Hammering Force during Cementless Total Hip Arthroplasty and Risk of Microfracture. HIP International. 2011;21(3):330-335.

Hammering Force during Cementless Total Hip Arthroplasty and Risk of Microfracture

Sakai R, Takahashi A, Takahira N, et al.

During cementless stem fixation, impaction of the stem is occasionally complicated by bony injuries. Small fractures not visible to the eye during surgery or on post-operative radiographs may remain undetected, and the incidence of such injuries may be underestimated.


Employing the same techniques as those employed during total hip arthroplasty, we implanted cementless stems into artificial femora, with equivalent mechanical characteristics to living femora. The hammering force applied to the femur and the displacement of the stem and femur were measured using a load sensor and imaging, respectively. The von Mises stress generated in the femur during cementless stem press-fixation was also measured using finite element analysis.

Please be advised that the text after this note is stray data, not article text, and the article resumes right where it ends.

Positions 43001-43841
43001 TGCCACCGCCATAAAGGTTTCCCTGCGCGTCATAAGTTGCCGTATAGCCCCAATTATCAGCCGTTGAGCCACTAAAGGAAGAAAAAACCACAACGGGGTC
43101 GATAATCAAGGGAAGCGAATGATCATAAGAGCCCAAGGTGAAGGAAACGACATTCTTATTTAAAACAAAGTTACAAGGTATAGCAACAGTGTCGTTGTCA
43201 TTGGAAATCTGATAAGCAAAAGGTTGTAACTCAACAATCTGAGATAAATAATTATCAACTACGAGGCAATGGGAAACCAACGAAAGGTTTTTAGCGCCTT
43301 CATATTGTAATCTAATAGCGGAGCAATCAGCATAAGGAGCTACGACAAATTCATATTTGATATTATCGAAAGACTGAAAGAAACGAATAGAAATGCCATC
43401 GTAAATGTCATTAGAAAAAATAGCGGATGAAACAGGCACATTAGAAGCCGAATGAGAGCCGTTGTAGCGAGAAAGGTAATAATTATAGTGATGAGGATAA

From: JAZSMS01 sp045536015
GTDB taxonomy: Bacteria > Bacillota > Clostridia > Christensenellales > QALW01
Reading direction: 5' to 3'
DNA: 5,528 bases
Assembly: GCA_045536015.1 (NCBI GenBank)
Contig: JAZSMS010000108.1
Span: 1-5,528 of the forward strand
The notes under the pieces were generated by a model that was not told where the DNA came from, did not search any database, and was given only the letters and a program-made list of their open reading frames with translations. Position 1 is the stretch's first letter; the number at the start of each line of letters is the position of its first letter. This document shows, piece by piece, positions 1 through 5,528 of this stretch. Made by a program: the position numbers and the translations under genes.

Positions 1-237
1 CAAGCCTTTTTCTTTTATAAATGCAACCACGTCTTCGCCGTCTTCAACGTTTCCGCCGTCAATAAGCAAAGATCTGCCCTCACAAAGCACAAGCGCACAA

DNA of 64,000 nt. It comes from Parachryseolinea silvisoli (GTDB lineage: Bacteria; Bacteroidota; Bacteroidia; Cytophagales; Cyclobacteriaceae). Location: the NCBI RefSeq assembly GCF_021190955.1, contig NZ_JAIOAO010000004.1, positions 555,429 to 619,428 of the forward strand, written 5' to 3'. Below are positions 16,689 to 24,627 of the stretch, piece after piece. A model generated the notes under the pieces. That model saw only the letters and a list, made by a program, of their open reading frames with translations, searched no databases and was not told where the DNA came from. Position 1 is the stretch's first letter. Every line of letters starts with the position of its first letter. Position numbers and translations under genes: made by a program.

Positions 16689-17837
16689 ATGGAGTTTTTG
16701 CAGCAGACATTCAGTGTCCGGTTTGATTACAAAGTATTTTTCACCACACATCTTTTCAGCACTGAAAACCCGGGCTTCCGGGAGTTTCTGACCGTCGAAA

Average hammering force under these conditions (9.25 kN) was sufficient to cause damage to the artificial femur. The first two of eight hammer strikes caused most displacement of the stem. The von Mises stresses generated by the first and second hammer strikes were 31 and 68 MPa, respectively. Applying a high average hammering force to the stem after displacement has ceased probably contributes to the generation of intraoperative fractures during cementless stem fixation.


Given that two strikes appeared to be sufficient, we believe that hammering force should be reduced to a micro-adjustment level after the second hit.

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